San Francisco is known for many things, chief among them being a popular tourist destination. Structures and monuments that include the Golden Gate Bridge and the Fisherman’s Warf are just two of the many that are frequented by tourists and natives alike. Then, of course, there are more natural attractions like the rolling hills, the summers and many beaches. It’s not all fun and games in San Francisco though.
The US city has borne witness and been a victim of countless tragedies and natural disasters. The fires and Great 1906 Earthquake and the 1989 Loma Prieta Earthquake are perhaps some of the worst. People have reacted to all this though. Each disaster has only been an incentive to push forth new mediums that ensure the safety of lives and property in the event these disasters should break again.
Large International Team Contributes to a Resilient Waterfront of the San Francisco Bay Area
HASSELL is at the forefront of this. Along with 10 international, multi-disciplinary partners that include MVRDV, Lotus Water, Deltares, Goudapel and 6 more, HASSELL has revealed a design strategy that is intended to act as a buffer against harsh and extreme climatic changes in the San Francisco Bay Area. The team has an idea that turns San Francisco waterfront communities into mediums that cater to and satisfy various needs of the people and communities as a whole. For one, these waterfront communities can be more than just public, recreational centers; but also emergency centers.
Everything HASSEL and the other contributors aspire to achieve is part of the Resilient By Design initiative, which is intended to see the birth of better and more efficient means of tackling the adverse effects of extreme climatic conditions. The team drew inspiration from the disasters of prior decades, primarily the 1906 earthquake of San Francisco.
HASSELL expects its design strategy to be flawless, which is why assistance was sought from a number of sources: Competent design firms, public officials, experts and even the locals all contributed in one way or another, either by assisting with the research involved in the strategy or by providing necessary and valuable information where required. Digital platforms have made this easier because it is another faster way for the people to make their voices heard on what facilities and structures they require the most. Feedback is as necessary as it is important.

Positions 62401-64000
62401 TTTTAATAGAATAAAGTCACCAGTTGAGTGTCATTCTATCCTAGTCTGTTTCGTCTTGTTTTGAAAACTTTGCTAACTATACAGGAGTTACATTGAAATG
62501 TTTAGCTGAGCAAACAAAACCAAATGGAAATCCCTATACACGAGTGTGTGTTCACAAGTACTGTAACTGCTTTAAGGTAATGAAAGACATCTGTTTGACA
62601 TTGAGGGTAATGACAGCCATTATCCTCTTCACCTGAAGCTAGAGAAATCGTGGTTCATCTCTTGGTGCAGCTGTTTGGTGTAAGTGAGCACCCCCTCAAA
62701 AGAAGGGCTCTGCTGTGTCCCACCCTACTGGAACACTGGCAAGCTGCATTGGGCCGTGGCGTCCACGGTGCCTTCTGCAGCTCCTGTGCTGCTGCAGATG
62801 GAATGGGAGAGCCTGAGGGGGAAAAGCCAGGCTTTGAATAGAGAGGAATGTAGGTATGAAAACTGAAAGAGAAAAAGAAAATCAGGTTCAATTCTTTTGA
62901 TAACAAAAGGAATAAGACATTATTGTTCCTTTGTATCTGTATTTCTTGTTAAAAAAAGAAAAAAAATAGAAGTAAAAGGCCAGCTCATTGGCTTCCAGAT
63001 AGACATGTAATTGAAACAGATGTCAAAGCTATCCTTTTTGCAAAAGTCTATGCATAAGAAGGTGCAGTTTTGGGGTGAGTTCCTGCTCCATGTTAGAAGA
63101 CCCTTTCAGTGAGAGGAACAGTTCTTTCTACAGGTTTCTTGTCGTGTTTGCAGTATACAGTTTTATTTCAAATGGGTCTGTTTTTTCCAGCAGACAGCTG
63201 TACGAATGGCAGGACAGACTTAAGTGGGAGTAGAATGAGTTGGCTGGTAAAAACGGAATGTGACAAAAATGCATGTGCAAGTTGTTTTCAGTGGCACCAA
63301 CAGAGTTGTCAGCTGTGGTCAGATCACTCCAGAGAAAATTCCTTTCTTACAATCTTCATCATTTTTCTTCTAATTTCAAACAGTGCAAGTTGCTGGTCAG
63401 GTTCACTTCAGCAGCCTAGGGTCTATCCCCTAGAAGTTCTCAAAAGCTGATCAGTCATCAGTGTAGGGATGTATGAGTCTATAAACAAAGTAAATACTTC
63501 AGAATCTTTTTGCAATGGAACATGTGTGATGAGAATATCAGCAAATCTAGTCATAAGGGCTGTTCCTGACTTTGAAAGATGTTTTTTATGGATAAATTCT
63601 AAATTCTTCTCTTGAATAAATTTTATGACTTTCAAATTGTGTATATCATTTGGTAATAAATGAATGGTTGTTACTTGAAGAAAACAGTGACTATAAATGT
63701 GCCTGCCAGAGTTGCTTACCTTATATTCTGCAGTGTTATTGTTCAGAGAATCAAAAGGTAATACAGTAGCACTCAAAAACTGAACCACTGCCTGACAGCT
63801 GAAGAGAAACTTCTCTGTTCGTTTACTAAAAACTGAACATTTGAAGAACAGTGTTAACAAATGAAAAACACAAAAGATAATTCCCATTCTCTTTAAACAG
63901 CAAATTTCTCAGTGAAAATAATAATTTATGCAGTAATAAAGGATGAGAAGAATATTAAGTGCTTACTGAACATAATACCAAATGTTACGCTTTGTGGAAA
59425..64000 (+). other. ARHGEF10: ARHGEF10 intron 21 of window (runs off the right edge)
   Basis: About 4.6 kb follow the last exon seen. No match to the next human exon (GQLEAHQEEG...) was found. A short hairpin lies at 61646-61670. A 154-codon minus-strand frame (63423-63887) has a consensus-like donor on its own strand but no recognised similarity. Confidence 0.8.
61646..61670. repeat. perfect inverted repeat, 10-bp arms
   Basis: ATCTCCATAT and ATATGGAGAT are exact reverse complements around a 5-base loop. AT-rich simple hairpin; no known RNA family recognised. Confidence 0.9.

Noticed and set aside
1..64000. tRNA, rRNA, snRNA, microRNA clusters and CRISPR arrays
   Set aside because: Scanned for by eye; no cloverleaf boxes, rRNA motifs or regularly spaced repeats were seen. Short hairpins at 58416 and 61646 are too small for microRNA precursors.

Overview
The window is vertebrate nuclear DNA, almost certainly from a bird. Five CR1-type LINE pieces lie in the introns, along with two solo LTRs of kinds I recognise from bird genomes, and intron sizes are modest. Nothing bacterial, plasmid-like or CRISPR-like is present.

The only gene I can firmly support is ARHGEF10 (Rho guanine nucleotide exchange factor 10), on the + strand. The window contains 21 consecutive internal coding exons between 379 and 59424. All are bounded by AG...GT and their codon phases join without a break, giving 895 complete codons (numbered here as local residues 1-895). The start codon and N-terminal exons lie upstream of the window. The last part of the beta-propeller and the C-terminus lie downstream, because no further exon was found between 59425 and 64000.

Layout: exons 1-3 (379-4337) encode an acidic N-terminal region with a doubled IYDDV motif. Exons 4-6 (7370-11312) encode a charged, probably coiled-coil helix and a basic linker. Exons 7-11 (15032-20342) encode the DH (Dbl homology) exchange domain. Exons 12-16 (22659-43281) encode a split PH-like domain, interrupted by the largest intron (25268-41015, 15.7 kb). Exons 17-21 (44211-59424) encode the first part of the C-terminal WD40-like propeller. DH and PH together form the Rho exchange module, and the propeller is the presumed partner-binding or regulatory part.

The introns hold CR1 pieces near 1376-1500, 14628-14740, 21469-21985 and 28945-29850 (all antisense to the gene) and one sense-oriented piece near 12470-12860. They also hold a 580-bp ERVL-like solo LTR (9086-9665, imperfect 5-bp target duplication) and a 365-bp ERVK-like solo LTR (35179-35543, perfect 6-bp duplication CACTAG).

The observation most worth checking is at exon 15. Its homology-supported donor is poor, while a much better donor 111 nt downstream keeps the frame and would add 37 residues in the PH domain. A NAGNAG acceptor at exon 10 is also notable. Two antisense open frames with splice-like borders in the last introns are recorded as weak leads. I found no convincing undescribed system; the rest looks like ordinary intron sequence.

The research concluded with findings that reveal faults in South San Francisco and possible design solutions for San Mateo County. More than that, the findings also made possible the creation of a network of public spaces that connect people and manage water. This network is intended to connect waterfront communities together and at the same time manage water in such events like floods.
Element Overview for the Resilient San Francisco Bay Area
By creating high streets, broad green spaces and creeks, more channels for the runoff and passage of water are opened, which is necessary, considering the congested nature of all waterfronts’ transport infrastructure. Along the same vein, the waterfront communities can serve as temporary shelters in the aftermath of disasters. Conversely, and during more civil times, these San Francisco waterfronts can double as celebration centers.
There has been a projection that by the year 2100, there will be a 66-inch rise in sea level of the San Francisco Bay area, which altogether makes the community-based solutions developed by HASSEL imperative. Rise in sea level is just one of the many compounding issues waterfront communities face. Tidal waves, severe storms, tsunamis, flooding, and earthquakes all pose great threats to life and property. It is needed to adapt to the impacts of climate change soon enough.
HASSEL has initiated a plan that is targeted towards a single goal: the continuation and sustenance of lives and property. These waterfronts are to be transformed into public places that serve a multitude of purposes, all of them making possible more efficient means of surviving adverse climatic conditions.
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